5 Places to Get Bad Marriage Advice
The National Eating Disorder Association found that 75% of women portrayed in sitcoms are unhealthily underweight, indicating that, by and large, the media is the wrong place to look for true beauty. It’s also the wrong place to look for marriage advice. In fact, there are a lot of dead ends in the “relationship instruction industry.”
Here are 5 places to get bad marriage advice:
1. Friends of the Opposite Sex. It’s a tale as old as time: one friend begins to confide in another, and as they talk through her problems and she offers support and consolation, something more happens. Without ever intending to, they’ve formed an emotional bond that’s inappropriate and can easily lead to an affair. Suddenly, a marriage that had some problems has even more. If you must talk to a friend, make it a friend of the same gender.
2. Those Sour on Marriage. Misery loves company, so we have a natural desire to go to a place where we think our feelings and opinions will be validated rather than challenged. Those in a marriage crisis will sometimes turn to another unhappily married or divorced friend whom they know will say, “Believe me, I know. You’ve gotta do what’s best for you.” But is that the smart thing to do? Wouldn’t it make more sense to talk to a friend who’s happily married who might offer insight you don’t already possess?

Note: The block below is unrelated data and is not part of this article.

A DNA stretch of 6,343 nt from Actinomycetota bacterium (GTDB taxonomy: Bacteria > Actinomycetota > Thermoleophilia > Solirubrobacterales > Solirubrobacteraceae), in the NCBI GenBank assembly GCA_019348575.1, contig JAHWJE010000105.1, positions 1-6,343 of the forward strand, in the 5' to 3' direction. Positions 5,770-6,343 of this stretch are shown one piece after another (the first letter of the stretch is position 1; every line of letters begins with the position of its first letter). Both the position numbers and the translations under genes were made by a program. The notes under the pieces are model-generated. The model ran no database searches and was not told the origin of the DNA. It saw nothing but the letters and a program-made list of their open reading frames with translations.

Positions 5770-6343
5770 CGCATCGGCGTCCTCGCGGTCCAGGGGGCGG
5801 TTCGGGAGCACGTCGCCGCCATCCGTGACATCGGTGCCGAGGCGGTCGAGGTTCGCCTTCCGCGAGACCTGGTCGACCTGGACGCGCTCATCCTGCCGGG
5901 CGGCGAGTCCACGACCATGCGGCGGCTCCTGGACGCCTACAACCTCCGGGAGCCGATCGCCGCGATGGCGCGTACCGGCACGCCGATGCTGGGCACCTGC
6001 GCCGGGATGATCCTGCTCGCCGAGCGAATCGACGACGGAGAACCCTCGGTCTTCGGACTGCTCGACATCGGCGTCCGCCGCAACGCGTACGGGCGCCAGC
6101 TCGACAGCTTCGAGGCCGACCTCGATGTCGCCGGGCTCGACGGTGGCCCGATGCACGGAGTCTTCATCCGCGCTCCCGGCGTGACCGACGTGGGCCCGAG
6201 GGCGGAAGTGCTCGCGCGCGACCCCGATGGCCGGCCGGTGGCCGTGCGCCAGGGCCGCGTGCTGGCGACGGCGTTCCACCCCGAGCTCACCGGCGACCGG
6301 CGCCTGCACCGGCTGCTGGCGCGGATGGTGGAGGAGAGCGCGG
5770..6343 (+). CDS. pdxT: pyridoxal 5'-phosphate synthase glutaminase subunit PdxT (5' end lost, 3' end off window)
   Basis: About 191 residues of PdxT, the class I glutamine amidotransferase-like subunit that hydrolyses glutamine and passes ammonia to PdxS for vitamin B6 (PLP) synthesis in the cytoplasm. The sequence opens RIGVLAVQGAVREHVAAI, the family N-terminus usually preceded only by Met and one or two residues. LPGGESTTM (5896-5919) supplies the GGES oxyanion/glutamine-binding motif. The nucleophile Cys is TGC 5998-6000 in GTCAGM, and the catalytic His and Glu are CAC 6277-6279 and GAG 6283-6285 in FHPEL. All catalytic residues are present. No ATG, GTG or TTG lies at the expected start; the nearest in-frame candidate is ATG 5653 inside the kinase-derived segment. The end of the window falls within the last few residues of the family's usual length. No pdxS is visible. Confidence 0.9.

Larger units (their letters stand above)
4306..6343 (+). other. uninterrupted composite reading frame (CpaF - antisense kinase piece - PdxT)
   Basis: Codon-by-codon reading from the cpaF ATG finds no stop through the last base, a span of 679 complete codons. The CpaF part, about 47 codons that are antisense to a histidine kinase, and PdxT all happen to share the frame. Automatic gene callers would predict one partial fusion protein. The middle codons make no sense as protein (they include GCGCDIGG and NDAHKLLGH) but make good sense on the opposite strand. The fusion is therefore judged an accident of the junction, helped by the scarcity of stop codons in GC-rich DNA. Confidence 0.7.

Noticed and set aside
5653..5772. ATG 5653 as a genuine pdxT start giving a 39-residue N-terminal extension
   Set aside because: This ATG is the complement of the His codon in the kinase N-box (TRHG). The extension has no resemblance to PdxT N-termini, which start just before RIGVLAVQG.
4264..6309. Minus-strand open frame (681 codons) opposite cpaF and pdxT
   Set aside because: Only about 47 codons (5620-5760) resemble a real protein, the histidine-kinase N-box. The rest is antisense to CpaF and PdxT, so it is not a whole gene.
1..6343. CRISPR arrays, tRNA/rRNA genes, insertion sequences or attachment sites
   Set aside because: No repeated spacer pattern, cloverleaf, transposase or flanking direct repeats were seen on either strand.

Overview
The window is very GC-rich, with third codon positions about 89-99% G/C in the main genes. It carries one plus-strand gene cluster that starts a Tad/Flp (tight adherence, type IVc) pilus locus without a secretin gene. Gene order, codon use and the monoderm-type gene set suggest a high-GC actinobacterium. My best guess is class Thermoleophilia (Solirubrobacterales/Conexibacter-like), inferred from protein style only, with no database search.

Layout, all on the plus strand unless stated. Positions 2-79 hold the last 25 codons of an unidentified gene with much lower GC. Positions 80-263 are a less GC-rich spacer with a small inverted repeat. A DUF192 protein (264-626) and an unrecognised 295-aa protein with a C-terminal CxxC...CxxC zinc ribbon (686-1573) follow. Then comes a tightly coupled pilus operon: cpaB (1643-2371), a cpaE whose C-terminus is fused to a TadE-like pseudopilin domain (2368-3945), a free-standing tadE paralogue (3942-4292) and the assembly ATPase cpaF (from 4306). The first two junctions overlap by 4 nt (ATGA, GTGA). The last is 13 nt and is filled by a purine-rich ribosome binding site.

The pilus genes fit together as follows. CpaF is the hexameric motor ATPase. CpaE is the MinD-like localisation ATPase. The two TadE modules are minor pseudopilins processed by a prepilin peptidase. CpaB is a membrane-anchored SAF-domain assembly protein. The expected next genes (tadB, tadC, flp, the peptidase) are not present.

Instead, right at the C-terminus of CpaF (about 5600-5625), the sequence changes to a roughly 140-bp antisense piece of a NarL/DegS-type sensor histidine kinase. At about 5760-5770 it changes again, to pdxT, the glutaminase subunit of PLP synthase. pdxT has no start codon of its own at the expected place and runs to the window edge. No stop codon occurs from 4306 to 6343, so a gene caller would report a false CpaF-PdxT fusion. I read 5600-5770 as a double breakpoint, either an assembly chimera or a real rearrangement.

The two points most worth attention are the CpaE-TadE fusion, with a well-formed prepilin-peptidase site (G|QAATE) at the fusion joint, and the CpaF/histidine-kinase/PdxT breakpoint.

3. People Who Don’t Share Your Values. If you view marriage as a covenant relationship between you, your spouse, and your God, why would you consult with someone who doesn’t share that fundamental belief? Once the core values are removed from the marriage equation, all bets are off, and you’re left with nothing but what you feel to guide you—and that’s dangerous ground. Make sure your advice is coming from someone who shares your most important beliefs. This goes for choosing a counselor too.
4. The Local Gossip. Your spouse, no matter how at odds you may feel, deserves your protection and respect. Sharing your marriage problems with someone who’ll broadcast them all over town is just another dagger thrown. Make sure that anyone you speak with candidly can be trusted to keep your confidence. It would be a shame for you and your spouse to get things worked out between you, only to have either of your reputations irreparably and unnecessarily damaged.
5. Your Parents. This warning is more of a judgment call, but it deserves consideration. As a parent, you know how hard it is to forgive someone who mistreats your child. Unfortunately, that doesn’t change with time. If you dump all of your spouse’s weaknesses and dirty laundry out for your parents to peruse, it will be much harder for them to forget than it will be for you. When your marriage is back on track, you’ll have the added work of helping your side of the family to trust and love your spouse again in an uninhibited way. Think long and hard before you make mom or dad your marriage counselor.
Related Resource: How to Say “No” to Divorce and “Yes” to a Lasting Marriage
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